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The People v. Hampsten

SUPREME COURT OF ILLINOIS.


OPINION FILED JUNE 24, 1965.

THE PEOPLE OF THE STATE OF ILLINOIS, APPELLEE,

v.

MINOR E. HAMPSTEN, APPELLANT.

APPEAL from the Circuit Court of Coles County; the Hon. HARRY I. HANNAH, Judge, presiding.

MR. JUSTICE HERSHEY DELIVERED THE OPINION OF THE COURT:

Defendant, Minor E. Hampsten, was indicted in the circuit court of Coles County for indecent liberties with a child. The State's Attorney thereafter filed a petition alleging that defendant was a sexually dangerous person within the meaning of the Sexually Dangerous Persons Act. (Ill. Rev. Stat. 1961, chap. 38, pars. 820.01, et seq.) After a hearing on the petition a jury found him to be a sexually dangerous person, and he was committed to the psychiatric division of the penitentiary at Menard.

On this appeal defendant makes a number of suggestions as to why his commitment should be set aside including an assertion that a portion of the act is unconstitutional. However, we deem it necessary to consider only his contention that the evidence did not establish that he was a "sexually dangerous person" as defined by the act.

The Sexually Dangerous Persons Act provides for the commitment of "sexually dangerous persons" who are defined as "persons suffering from a mental disorder, which mental disorder has existed for a period of not less than one year, immediately prior to the filing of the petition hereinafter provided for, coupled with criminal propensities to the commission of sex offenses, and who have demonstrated propensities towards acts of sexual assault or acts of sexual molestation of children * * *." (Ill. Rev. Stat. 1961, chap. 38, par. 820.01.) It is the defendant's contention that the trial court's judgment must be reversed since the evidence did not establish that he had suffered from any mental disorder during the one-year period immediately preceding the filing of the petition.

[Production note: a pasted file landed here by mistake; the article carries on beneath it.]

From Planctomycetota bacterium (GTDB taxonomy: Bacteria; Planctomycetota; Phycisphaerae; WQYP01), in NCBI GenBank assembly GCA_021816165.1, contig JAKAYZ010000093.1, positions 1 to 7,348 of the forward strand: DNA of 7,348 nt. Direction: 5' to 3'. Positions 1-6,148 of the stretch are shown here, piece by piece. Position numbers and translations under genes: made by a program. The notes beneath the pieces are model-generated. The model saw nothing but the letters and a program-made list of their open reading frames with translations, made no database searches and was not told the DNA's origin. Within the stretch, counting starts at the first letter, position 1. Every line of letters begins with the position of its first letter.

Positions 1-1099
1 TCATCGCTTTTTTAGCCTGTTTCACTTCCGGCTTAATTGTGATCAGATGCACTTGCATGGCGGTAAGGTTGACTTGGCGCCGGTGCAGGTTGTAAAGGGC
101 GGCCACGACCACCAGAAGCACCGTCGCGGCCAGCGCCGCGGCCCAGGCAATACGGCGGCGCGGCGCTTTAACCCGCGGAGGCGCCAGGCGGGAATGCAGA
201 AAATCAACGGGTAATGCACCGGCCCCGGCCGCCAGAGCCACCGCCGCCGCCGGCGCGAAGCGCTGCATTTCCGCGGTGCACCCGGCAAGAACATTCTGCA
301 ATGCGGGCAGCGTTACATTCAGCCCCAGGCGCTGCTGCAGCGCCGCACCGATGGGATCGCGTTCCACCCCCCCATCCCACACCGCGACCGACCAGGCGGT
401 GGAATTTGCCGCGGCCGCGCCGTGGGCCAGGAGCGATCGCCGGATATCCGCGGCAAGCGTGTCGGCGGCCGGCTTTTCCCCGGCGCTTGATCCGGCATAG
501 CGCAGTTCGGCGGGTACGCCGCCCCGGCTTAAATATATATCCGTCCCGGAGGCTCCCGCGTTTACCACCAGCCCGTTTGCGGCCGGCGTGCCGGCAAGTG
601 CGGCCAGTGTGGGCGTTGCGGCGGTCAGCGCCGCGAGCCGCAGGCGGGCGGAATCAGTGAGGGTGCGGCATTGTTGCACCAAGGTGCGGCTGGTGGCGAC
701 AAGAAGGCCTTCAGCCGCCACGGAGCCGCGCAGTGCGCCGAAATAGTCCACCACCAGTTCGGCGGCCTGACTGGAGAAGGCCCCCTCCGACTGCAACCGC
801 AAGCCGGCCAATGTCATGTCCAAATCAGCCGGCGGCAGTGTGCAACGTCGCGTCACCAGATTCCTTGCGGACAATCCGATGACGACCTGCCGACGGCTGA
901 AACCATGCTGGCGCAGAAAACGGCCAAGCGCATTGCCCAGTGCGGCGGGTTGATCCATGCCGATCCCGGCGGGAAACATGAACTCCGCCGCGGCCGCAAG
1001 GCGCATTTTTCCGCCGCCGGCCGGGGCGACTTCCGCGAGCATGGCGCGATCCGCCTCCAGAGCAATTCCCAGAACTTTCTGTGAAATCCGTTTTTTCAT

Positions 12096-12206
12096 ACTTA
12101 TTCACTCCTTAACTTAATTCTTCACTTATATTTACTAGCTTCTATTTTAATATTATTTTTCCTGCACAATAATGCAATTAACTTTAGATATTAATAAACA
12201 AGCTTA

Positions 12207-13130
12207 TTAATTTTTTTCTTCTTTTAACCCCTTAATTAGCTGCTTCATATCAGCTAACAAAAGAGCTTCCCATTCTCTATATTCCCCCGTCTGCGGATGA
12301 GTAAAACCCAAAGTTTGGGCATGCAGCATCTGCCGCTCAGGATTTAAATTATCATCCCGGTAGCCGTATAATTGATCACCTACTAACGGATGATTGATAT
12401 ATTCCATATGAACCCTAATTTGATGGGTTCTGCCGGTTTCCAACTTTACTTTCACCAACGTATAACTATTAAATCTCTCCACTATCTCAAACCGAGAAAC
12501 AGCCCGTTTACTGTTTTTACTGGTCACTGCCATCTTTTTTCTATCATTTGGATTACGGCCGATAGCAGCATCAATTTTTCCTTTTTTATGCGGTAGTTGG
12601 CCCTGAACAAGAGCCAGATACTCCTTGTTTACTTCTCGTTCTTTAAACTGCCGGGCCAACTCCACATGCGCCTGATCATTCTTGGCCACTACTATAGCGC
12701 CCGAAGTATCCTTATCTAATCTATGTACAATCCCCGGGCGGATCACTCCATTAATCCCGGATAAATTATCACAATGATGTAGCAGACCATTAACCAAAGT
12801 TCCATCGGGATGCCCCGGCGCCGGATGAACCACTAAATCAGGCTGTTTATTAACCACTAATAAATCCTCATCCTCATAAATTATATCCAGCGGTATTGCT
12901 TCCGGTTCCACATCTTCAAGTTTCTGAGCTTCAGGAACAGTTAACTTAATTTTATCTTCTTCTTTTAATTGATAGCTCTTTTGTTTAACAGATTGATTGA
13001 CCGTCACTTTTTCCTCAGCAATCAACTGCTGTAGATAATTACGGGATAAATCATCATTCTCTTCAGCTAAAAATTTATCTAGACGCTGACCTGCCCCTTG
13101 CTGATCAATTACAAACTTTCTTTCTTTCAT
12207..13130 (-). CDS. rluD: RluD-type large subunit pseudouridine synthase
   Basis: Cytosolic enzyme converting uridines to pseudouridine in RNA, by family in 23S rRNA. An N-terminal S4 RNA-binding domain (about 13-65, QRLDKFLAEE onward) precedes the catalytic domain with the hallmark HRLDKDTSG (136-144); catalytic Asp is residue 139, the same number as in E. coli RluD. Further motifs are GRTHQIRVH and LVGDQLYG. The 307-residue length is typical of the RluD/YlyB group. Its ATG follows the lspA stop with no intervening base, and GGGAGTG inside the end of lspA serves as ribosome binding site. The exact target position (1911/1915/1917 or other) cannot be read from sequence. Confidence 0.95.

The State's Attorney filed his petition under the Sexually Dangerous Persons Act on July 28, 1962, and we must therefore review the evidence relevant to defendant's mental condition during the year preceding that date. Although there was evidence that on April 30, 1962 and again on May 5, 1962 defendant had engaged in indecent acts with two children, several witnesses, including the father of the children whom defendant allegedly molested, testified that prior to those acts defendant had done nothing which might indicate any mental disorder. There was further evidence that defendant was fifty-two years of age and had spent about thirty years as an inmate in various prisons during which time he had been involved in fights with other prisoners who, according to defendant, made sexual advances towards him. However, defendant was not imprisoned at any time for over eighteen months prior to his arrest May 5, 1962 on the indecent liberties charge.